Everyone’s been at a big event and everyone knows what it feels like to not get the kind of food or service that was promised. The food and catering services are big parts of any event, even meetings, and avoiding as many issues as possible is necessary for the organized occasion to go smoothly.
To help ensure your events go well, here are a few common catering problems that you can avoid:
Leaving Your Guests Hungry
Here’s one of the most common catering problems that should be avoided at all costs. After all, who wants to run out of food in the middle of an event just to see the guests go home hungry? You don’t want to overshoot it either because then you’ll end up with paid leftovers that no one might take home.
The best way to avoid this is to follow the following questionnaire:
- How many expected guests are there?
- How long will the event be?
- What time of day will the event be held?
- What type of food is going to be served?
If you’re expecting fifty people then prepare for seventy because you never know how many will back for seconds. Lunch requires less food than dinner since people are more prone to eat a second time around when the lights go out. What kind of event is it so you know if it should be a simple buffet or a fancy dinner with a three-course meal, cocktail hour, and salad bar?
Keep those tips in mind and you’ll have a good estimate on how much food you need to prepare.
Failure to Communicate
Most catering problems are caused by a failure to communicate. If there aren’t enough plates for the guests then where is the man in charge for utilities and amenities? If many of the guests turn out to be vegan but you’re serving meat on the table, where are the financier and chef to churn out veggie meals?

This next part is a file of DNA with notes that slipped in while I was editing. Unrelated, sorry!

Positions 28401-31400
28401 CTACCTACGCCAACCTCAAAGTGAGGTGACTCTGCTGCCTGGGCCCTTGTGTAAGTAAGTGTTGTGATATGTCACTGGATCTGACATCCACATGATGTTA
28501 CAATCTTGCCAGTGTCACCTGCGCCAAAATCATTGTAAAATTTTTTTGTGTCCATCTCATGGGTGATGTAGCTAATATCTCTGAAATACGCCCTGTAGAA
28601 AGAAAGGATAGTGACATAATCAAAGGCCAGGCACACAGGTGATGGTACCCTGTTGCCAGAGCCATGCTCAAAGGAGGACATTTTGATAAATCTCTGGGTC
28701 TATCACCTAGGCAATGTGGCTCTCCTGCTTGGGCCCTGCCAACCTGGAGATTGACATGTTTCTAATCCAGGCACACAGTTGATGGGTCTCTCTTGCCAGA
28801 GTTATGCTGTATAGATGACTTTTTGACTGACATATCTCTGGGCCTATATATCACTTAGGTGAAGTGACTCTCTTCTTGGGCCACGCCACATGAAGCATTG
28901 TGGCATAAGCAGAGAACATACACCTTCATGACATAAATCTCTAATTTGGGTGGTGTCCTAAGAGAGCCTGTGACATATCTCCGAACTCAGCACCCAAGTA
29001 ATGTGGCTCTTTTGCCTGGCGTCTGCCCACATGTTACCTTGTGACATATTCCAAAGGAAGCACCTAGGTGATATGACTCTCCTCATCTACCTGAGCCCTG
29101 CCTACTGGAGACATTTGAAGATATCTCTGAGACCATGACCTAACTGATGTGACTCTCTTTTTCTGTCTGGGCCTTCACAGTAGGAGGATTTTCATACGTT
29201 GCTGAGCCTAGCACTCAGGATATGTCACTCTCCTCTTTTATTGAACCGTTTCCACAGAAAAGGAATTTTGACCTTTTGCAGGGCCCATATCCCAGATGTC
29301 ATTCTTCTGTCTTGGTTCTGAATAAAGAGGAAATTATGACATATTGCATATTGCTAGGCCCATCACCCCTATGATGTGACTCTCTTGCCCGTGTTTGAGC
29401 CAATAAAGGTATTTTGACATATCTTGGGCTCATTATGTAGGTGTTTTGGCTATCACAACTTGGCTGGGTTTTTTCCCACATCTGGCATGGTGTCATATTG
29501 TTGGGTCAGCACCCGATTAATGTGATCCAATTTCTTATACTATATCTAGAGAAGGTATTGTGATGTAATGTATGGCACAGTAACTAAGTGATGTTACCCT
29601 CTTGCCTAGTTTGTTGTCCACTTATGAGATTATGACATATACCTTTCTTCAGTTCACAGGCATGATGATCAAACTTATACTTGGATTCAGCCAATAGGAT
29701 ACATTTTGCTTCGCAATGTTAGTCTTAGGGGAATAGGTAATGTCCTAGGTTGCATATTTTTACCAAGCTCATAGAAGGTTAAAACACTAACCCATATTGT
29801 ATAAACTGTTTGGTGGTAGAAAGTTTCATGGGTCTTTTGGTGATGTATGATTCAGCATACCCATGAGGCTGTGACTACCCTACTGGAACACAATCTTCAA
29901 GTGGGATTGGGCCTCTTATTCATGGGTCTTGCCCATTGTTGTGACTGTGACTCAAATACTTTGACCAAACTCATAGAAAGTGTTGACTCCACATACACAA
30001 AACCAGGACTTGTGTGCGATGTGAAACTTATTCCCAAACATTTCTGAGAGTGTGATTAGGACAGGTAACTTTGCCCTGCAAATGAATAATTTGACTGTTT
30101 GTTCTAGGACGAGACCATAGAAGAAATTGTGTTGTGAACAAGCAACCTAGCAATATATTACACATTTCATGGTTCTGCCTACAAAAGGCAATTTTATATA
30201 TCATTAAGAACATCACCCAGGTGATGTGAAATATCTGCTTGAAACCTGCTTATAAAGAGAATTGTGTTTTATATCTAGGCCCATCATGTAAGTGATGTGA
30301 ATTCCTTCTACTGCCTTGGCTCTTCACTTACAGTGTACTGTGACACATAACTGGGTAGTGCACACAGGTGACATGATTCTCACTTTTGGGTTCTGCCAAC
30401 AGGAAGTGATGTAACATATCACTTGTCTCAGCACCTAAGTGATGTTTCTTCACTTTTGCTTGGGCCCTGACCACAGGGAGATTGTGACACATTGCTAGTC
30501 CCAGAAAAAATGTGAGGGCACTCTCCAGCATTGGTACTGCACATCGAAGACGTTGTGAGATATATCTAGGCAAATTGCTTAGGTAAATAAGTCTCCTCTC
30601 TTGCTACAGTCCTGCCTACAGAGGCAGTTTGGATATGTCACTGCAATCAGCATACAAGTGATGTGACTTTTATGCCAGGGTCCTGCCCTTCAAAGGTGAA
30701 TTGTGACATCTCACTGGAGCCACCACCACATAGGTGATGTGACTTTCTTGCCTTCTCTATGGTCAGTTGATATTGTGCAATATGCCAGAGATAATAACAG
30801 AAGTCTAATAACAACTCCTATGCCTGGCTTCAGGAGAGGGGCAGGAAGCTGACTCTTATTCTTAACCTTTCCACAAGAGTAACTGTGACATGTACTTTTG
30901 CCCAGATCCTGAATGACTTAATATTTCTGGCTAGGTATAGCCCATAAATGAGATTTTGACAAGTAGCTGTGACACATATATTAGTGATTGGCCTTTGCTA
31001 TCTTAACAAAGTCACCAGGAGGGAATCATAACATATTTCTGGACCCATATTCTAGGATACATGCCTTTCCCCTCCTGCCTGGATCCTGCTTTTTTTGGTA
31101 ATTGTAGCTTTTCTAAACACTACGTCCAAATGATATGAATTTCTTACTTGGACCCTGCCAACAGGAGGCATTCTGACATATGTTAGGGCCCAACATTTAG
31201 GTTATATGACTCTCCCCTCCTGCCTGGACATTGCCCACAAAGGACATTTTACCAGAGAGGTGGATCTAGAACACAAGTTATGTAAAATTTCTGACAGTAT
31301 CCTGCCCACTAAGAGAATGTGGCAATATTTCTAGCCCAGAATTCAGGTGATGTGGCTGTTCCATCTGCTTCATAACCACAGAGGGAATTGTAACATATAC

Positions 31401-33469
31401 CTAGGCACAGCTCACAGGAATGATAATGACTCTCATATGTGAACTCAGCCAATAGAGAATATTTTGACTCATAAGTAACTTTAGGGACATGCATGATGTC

You want to know who the key players are. This means you need to know who the chef is, who the staff manager is, who the organizer from the catering company is, and more. Most importantly, you want to constantly keep in touch with the liaison from the catering firm.
Most of the time, however, the guy you’re talking to while planning might not be the actual floor manager during the event so make sure you know who is charge of catering on the day itself. You will want to make sure you can easily communicate when issues suddenly pop up on the dining table.
Keeping Food Hot and Cold
You never want to end up with melted ice cream or cold soup. Unfortunately, keeping a hot, sizzling dish ready for 150 people is never easy. To avoid hot food getting cold or frozen food melting, you want to establish a strong agreement with the venue and the food caterers.
This will allow you, the venue management, and the caterers to check if the facilities, available space, cooking utensils, and preparation area is enough to maintain the food at its optimal condition. Otherwise the food might not be maintained well and will reach your guests in poor condition.
This is perhaps one of the most common catering problems that can be avoided early on as long as you get the key players together to collaborate and ensure each one gets what he or she need to deliver high quality service.